FAO happily reports that food insecurity decreased in southern Sudan during 2010 thanks to favorable rains. Though food production is up 30% on 2009, there is still a sizable food deficit. People returning to the area following the referundum are expected to increase food demand further, increasing the deficit. The range of estimates suggest an increase of 40-170% in the number of food insecure people.
Texas in Africa on political stability:
My real worry for this situation is not that war will break out between north and south ... but rather than tensions within the South will be played out in the context of an extremely fragile state. Southern Sudan will immediately become one of the world's poorest, weakest states - albeit one with oil - with a plethora of ethnic groups who don't see eye-to-eye on everything. That's rarely a recipe for stability.McDoom at the African News Blog on southern Sudan's ability to govern itself:
“Is (the south) ready to govern itself? That’s what they’ve been doing for the last six years, doing just that,” David Gressly, the top U.N. official in the south, said.According to the Economist, Arabs have viewed the separation in a much different light than other groups. Some have claimed it is part of a Western plot to isolate Arabs, while others have pointed out to the implications for Kashmir.
It has its own constitution, a separate central government, 10 state governments all answering to Juba, its own parliament and even its own laws.
The two regions even have different banking systems...Juba in fact kept an entirely separate immigration system.
Blattman also discusses [below the fold] a few important points on thinking about using aggression and the threat of aggression to bring about peace. Granted, he's largely discussing Cote d'Ivoire, but the principles apply equally well to any future instability in or around southern Sudan. Also below the fold are two videos: one on the life of Sudan's pastoralists and The Daily Show on Clooney-vision.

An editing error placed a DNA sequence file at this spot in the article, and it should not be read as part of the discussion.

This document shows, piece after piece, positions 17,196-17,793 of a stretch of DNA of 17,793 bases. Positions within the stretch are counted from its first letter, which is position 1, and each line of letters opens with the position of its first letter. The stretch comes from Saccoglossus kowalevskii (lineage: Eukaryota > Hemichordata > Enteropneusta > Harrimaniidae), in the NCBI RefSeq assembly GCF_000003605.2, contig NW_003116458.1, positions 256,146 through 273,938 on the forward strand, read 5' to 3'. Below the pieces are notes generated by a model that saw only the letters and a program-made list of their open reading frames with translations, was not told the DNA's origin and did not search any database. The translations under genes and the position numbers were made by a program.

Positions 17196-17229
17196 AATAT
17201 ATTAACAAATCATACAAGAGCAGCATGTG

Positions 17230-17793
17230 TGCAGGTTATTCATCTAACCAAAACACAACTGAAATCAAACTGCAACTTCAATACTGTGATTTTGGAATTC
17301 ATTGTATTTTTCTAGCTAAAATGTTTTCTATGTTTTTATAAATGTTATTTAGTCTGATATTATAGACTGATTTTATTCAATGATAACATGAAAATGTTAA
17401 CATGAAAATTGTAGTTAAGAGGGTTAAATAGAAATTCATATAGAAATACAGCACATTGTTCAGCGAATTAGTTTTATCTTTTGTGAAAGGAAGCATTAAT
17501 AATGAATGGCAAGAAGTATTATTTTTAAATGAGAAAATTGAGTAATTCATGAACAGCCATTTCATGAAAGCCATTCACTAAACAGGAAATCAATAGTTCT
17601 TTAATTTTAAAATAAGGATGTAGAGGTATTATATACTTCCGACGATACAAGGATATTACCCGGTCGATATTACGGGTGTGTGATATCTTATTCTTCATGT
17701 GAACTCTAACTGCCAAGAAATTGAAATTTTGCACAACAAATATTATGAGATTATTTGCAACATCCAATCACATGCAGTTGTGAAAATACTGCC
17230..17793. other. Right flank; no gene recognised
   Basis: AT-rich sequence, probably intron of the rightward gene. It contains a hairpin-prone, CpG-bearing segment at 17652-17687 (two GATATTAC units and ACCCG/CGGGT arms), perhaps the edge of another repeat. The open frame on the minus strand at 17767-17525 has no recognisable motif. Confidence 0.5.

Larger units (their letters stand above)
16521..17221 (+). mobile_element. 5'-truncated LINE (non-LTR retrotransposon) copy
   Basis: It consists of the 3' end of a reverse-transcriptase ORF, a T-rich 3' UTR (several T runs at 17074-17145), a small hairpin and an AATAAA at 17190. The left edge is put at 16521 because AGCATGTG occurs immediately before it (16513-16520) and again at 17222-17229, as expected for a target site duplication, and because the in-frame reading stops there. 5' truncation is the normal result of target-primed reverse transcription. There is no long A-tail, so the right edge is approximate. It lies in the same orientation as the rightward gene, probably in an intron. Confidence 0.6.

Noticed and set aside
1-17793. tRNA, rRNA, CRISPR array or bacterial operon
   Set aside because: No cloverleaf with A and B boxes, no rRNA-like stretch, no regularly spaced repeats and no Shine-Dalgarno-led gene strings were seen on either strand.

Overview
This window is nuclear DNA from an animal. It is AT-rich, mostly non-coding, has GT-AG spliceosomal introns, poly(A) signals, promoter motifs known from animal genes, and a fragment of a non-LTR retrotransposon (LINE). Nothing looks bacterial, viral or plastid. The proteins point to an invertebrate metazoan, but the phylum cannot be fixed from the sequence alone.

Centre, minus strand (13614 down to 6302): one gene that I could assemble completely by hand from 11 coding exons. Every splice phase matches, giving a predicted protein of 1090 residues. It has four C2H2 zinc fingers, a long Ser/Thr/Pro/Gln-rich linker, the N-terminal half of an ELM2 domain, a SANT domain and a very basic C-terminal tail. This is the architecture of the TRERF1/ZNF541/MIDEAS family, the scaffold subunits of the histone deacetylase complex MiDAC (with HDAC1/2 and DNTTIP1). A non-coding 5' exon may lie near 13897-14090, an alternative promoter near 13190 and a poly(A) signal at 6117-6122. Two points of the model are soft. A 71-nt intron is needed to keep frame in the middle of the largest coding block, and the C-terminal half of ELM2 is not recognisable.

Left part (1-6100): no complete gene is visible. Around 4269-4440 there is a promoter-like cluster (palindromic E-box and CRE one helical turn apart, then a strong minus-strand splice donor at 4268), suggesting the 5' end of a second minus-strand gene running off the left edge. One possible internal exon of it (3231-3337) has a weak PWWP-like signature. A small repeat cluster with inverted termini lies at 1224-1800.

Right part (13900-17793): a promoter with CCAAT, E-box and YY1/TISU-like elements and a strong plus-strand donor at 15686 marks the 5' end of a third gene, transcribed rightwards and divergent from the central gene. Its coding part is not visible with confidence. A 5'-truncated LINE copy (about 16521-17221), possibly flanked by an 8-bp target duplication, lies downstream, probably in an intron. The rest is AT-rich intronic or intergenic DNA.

We cannot advocate against aggression without advocating for an alternative. What is the cost and risk of nonaggression?
Bill has elsewhere argued, vociferously and probably correctly, that democracy and human rights are not an outcome of development, nor a luxury affordable to a few. They are not just essential to economic progress, he says, but are development and progress itself. ...
most of us who enjoy rights and democracy owe them to cabals that took enormous, callous, possibly careless risks. Those who succeed we call nation-builders. The ones who fail we call war criminals. (Remember: both Bill and I write from a nation who puts a former child soldier turned genocidal populist on its twenty dollar bill.) ...
I don’t believe the West, or Cote d’Ivoire’s neighbors, are capable of decisive, consistent, principled, and resolute action—aggressive or not. In a different world I might easily succumb to the view that, along with a large coalition of Ivoirian citizens and politicians, rights and freedoms must be seized, even at great risk and cost.
But we live in a world where dithering and inconsistency are the norm even in nations of strategic Western interest. And one where we look back on previous West African interventions in their neighbors are see the cure as worse than the disease. But as we dither and inact, let’s not assume than nonaggression is any less risky or consequential than the alternative.
Except, that is, for us.
|The Daily Show With Jon Stewart||Mon - Thurs 11p / 10c|
HT: Poverty News Blog